As the partial US government shutdown continues into its third week, the FDA has been operating at reduced capacity, curbing both domestic food facility inspections and drug submissions. On January 7, seven former FDA commissioners published two papers through Health Affairs and The Aspen Institute that called for the agency to separate entirely from its political administrators.

The authors argue that a more autonomous FDA would have greater freedom from political influence, resulting in improved administrative efficiency and a stronger framework for more consistent decision-making. While a major shakeup of the FDA is unlikely in the near future, the ongoing government shutdown has exposed the agency’s vulnerability to political turmoil, and may force policymakers to seriously consider the possibility of an independent FDA.

The FDA needs a greater rulemaking authority

The FDA is part of the Department of Health and Human Services (HHS), a cabinet-level federal department with 11 divisions, including the Centers for Disease Control and Prevention (CDC) and Centers for Medicare and Medicaid Services (CMS), and a collective budget of over one trillion dollars. The size and heft of the HHS translates into numerous operational inefficiencies.

The executive branch Office of Management and Budget (OMB) plays a major role in delineating the FDA’s day-to-day activities, and FDA protocols must be reviewed by staff from other HHS departments, many of whom lack a science background. According to Health Affairs, the FDA should ideally be able to enforce new legislation within two years of its issuance, but the actual median time is closer to 7.3 years. Experts believe that spreading FDA policymaking between disparate agencies has a dilutive effect on scientific oversight, increasing administrative burdens at the expense of patients’ wellbeing.

In the recently published papers, the former commissioners agree that a President-appointed and Senate-confirmed FDA head remains essential, but highlight a need for greater rulemaking and litigation authority, with OMB oversight restricted to significant policy developments. Key opinion leaders (KOLs) interviewed by GlobalData believe that shifting political priorities have played a role in building a dense bureaucracy within the FDA that diminishes drug approval efficiency.

Should the FDA go independent, what options would it have?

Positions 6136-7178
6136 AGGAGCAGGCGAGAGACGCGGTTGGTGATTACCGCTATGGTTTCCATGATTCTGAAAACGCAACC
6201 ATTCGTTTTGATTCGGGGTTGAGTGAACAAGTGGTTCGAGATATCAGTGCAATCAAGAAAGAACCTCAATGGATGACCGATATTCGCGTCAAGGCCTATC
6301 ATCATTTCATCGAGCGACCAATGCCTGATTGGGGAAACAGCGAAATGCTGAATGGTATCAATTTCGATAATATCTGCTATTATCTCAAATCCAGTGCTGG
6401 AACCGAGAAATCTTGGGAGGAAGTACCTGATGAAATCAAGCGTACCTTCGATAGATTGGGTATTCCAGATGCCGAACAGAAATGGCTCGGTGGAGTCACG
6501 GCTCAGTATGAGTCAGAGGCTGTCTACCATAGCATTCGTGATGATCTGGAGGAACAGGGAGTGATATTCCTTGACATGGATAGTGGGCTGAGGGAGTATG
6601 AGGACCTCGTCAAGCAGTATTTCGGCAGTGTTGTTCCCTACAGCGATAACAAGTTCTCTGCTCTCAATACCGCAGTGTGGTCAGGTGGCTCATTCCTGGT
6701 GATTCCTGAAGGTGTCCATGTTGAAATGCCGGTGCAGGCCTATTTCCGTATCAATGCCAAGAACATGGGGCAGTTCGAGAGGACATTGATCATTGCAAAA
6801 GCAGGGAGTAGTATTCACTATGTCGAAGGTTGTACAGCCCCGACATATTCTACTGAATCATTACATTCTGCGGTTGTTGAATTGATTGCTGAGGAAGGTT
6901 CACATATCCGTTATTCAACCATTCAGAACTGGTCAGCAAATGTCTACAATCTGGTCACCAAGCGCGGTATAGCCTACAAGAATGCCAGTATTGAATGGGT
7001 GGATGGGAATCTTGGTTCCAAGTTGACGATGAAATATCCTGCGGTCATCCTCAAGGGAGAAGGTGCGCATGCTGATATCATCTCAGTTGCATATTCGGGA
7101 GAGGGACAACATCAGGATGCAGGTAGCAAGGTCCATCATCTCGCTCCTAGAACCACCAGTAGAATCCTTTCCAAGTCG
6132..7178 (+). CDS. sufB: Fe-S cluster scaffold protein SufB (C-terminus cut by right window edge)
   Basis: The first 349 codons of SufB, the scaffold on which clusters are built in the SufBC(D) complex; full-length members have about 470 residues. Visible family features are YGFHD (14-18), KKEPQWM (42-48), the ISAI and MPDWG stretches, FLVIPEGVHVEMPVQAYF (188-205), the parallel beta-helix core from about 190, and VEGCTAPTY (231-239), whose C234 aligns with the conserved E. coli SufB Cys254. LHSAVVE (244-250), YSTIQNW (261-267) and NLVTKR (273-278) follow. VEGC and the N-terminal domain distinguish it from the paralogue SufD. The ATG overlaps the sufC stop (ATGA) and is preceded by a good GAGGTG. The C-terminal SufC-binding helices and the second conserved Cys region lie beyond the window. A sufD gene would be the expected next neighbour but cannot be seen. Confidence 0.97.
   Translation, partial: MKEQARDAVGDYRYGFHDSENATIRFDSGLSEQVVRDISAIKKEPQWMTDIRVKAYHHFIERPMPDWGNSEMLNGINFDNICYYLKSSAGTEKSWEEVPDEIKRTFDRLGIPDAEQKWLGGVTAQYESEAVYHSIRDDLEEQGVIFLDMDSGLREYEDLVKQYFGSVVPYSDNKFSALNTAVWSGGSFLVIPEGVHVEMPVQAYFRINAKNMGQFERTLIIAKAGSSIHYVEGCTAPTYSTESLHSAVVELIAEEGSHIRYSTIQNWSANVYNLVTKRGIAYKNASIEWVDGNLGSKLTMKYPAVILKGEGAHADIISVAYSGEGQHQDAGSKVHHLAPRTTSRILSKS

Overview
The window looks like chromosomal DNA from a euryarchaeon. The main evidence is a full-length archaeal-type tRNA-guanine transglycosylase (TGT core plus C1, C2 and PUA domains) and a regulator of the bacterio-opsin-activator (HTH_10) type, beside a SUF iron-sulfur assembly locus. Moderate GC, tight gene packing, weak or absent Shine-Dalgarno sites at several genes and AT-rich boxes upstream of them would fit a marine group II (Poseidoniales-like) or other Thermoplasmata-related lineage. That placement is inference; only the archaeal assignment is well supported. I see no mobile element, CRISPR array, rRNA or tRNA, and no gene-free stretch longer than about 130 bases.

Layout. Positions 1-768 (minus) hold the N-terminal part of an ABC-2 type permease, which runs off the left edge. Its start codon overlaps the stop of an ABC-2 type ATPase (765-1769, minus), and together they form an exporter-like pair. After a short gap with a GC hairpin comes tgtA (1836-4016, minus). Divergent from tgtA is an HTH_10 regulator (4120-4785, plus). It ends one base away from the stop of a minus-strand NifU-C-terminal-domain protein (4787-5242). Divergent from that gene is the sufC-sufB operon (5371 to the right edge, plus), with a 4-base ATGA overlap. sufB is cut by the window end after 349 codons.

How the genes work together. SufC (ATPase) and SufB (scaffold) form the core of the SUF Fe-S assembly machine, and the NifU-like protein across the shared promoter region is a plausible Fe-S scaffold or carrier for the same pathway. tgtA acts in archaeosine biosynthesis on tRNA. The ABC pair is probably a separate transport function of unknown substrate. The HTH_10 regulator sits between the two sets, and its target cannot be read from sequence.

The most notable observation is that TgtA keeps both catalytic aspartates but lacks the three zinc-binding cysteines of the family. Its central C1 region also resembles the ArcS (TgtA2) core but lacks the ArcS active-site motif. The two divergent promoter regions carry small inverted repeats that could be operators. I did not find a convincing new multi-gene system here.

Several potential organisational structures have been proposed for an independent FDA. One model is the Social Security Administration (SSA), which was initially part of HHS but was reconfigured in 1994 as an independent agency with a direct line to Congress via the President for annual budget approvals. Another model is an independent regulatory commission, such as the Federal Trade Commission (FTC), which is helmed by five commissioners who each serve a fixed seven-year term.

An independent FDA would theoretically elevate scientific consensus over external political or social influence, and facilitate more effective implementation of long-term policy. Moreover, increased autonomy could offer the agency an added layer of insulation from politically-driven funding lapses that are largely immaterial to healthcare, as seen with the present government shutdown.

Currently, around 40% of the FDA’s funding comes from appropriations, which have not yet been approved for 2019 by Congress, while the remaining 60% is derived from user fee payments. However, the FDA cannot accept new user fees or the product applications that require them during a shutdown, which has delayed the development timelines of experimental drugs. In December 2018, Aimmune Therapeutics submitted an Investigational New Drug application for its investigational egg allergy therapy AR201, but the review process has yet to advance due to the user fee collection freeze.

GlobalData believes that FDA independence, although still in its conceptual stage, presents an intriguing approach to reducing counterproductive obstacles in the already complex drug approval process.